Here they are after being in their two inch pots for about 8 weeks.
|The difference between a healthy seedling (on the right) and one with a problem (on the left)|
|A healthy seedling showing roots that had grown around the bottom of the 2 inch pot - and the method I use for potting up into the four inch pots, which are deep ones|
When to pot on from 2 inch to four inch pots? I think that when the roots are bending around the bottom of the pot it's good to give them a deeper container. However, if you don't want to grow things on right away - they can live happily in 2 inch pots for a long time. I'm just impatient to get these guys going.
A handy potting up method: I pot little seedlings and bigger ones alike using a method I learned from Denise at our propagation group. She fills the pot half full and diagonally, lays the seedling in so the roots are deep and spreading, then fills in the other side of the pot. A little minor adjustment to center the seedling, and you're done.
Why not plant directly into large containers? There is some thought that plants don't "like" containers that are much larger than they are - like putting a baby in a king size bed instead of a cot. I'm not sure how much evidence there is for that, but it could be tested I guess. The other reason is that it wastes a lot of planting medium - and space - to put them all into big pots - not all the seedlings are going to make it.
ED: Ed Morrow that is - I'd like to update this post with his much more cogent comment about container size: "The reason for using the size appropriate pot for seedlings is moisture. if a pot is too big, gravity pulls all the water to the bottom of the pot and out of the range of the seedling's roots. An appropriate sized pot is one where the moisture in the pot is in the root zone of the seedling." -- Thanks, Ed!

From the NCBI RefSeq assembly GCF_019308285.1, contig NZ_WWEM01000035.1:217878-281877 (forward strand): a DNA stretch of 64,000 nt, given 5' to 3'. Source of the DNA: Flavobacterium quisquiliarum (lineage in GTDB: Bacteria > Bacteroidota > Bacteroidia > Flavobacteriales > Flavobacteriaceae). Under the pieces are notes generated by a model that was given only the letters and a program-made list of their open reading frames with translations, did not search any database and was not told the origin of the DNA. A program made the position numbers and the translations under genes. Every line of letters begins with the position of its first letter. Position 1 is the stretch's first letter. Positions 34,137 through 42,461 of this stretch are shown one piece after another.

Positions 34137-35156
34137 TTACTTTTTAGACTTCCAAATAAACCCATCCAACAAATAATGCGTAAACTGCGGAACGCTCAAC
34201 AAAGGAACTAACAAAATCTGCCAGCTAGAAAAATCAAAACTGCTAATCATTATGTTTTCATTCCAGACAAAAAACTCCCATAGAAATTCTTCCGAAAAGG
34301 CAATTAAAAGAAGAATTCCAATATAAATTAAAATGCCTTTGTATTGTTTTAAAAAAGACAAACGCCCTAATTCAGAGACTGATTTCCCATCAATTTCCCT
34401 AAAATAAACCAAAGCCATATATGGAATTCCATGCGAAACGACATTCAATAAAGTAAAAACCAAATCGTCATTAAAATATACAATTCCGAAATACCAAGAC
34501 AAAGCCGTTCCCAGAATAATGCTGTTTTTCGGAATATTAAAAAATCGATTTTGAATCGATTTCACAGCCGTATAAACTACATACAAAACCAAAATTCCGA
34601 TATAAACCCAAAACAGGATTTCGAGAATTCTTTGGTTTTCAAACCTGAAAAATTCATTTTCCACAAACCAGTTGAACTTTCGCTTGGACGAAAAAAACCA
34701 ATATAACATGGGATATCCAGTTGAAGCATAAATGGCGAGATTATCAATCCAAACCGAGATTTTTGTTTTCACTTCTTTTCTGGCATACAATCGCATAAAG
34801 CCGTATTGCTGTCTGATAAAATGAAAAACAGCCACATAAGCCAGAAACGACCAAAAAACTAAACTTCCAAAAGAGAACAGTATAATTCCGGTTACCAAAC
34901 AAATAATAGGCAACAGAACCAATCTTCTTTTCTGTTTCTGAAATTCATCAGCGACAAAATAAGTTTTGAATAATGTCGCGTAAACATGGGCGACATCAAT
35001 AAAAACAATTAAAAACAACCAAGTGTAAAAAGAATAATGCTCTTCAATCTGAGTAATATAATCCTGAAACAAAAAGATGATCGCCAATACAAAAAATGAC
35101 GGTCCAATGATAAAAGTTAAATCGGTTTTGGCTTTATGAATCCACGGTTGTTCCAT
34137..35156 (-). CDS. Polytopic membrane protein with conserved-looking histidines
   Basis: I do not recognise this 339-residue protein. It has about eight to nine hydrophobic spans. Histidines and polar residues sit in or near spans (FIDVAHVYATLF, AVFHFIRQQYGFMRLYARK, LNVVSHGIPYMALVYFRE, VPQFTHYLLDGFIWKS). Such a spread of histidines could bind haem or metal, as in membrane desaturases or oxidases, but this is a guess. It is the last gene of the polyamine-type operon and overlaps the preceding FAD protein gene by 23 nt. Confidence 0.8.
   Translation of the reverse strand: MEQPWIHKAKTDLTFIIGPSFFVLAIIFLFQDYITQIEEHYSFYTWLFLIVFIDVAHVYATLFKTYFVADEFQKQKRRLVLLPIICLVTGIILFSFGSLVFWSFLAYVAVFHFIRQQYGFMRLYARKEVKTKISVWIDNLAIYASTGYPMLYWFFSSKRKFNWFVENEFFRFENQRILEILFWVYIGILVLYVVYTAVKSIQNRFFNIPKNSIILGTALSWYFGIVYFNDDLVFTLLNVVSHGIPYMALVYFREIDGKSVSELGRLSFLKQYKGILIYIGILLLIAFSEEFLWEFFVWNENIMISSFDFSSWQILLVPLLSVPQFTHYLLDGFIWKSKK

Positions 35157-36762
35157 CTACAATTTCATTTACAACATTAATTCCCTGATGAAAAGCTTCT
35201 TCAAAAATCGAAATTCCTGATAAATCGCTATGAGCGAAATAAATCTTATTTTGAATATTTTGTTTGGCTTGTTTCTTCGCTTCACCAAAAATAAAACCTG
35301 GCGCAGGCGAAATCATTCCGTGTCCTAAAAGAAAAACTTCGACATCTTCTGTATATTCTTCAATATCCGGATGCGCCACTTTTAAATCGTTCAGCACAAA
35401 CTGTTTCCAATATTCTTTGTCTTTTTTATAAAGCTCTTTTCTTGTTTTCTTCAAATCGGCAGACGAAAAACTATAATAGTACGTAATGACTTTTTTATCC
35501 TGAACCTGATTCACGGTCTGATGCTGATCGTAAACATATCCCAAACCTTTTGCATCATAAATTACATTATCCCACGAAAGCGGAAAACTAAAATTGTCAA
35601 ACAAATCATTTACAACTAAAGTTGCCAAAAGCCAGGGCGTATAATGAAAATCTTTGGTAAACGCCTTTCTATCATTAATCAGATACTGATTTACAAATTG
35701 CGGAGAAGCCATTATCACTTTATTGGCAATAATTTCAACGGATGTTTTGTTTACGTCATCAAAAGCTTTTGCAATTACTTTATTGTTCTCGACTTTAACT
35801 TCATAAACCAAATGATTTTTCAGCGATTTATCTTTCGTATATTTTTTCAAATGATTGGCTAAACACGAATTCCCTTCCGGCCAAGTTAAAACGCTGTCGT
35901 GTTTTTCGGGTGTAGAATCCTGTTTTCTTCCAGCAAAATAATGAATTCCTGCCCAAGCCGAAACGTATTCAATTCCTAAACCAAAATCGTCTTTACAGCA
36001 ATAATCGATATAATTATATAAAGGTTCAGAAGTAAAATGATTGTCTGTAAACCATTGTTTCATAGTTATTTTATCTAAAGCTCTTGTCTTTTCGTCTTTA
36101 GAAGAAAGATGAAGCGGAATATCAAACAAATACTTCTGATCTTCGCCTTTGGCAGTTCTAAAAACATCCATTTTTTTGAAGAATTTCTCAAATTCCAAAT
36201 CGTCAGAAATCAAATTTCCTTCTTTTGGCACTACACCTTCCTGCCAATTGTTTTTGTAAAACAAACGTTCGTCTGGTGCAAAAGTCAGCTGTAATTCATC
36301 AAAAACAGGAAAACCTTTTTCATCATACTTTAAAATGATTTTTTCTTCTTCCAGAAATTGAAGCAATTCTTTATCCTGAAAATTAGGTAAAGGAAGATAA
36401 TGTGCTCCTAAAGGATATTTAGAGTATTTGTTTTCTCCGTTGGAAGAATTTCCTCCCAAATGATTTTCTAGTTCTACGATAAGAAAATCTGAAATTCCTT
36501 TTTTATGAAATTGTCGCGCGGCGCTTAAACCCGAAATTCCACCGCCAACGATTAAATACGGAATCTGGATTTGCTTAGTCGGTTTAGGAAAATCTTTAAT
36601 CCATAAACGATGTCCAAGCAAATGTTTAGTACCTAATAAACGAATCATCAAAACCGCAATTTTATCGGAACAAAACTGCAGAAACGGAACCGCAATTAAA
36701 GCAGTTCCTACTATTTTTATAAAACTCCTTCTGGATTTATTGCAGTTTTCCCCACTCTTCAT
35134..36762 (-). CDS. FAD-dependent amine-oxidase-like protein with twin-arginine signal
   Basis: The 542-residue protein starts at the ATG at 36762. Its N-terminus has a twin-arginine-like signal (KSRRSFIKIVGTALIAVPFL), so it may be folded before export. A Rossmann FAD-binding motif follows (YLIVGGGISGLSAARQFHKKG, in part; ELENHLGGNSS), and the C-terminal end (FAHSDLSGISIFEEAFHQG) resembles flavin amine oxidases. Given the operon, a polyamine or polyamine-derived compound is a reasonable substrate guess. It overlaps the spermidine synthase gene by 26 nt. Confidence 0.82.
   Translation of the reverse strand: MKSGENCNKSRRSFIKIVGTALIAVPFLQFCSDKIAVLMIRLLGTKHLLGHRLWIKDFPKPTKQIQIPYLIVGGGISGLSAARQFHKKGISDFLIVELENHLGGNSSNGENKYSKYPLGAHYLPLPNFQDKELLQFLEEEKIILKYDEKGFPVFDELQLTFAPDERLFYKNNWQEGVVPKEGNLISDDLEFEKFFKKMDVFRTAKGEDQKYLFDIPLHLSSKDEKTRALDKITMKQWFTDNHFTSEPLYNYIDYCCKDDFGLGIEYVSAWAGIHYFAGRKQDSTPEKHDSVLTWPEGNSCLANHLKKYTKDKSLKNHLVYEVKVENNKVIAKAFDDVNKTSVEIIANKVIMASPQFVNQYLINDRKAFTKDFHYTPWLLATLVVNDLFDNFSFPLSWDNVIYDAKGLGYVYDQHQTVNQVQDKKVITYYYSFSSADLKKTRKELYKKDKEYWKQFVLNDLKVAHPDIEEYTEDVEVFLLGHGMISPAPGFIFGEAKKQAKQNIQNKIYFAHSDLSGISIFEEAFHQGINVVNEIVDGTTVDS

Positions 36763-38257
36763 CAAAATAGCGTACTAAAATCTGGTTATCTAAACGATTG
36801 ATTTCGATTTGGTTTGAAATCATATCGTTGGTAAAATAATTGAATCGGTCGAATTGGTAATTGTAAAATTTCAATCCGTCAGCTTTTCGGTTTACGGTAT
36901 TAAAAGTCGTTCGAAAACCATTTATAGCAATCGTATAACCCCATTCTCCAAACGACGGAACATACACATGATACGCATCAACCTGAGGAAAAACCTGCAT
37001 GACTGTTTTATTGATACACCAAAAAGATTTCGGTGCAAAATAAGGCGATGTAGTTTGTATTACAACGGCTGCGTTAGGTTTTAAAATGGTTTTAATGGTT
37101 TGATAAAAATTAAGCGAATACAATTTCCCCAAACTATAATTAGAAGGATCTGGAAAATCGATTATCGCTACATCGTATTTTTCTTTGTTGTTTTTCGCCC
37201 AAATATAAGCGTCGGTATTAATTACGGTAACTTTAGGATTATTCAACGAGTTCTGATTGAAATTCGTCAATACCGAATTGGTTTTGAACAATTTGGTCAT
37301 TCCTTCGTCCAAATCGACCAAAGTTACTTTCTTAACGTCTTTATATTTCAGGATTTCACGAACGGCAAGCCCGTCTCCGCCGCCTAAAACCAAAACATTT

When to plant them out? Well, shrubs can take a a year or a couple years to be sturdy in a gallon size pot. But I've decided to try direct planting one of the vigorous seedlings from the two inch pot to the place where I want a wart leaf ceanothus to grow. I'll let you know how it fares compared to its equally sturdy peers who are growing in pots.
|Looking down on a ceanothus seedling in a garden bed - with a deer/rabbit cage around it - yet another experiment.|
Wart leaf ceanothus enjoys sun most of the day, and is extremely drought tolerant.
So -- from the fifty or so seeds, I got 22 seedlings, of which seven are not so great. That isn't a huge success rate - but it's enough for my purposes, even if they don't all survive. I'm not growing to sell. I'll share some with friends and plant the remainder here and there in the garden areas of our property, see what kind of conditions they thrive in.
I might try formative pruning on a few, to see if they grow a little more compactly and densely, which is preferred in a garden generally speaking. Most plants you buy from a nursery have had some formative pruning.
If I get better at this, and if people want to use these local native shrubs in their garden, I'll grow more, for their attractive flowers, year-round foliage, and wildlife value - bees and butterflies love the nectar.
It's such a lot of fun mucking about in the garden these days! -- And there is so much to look forward to as winter warms into spring.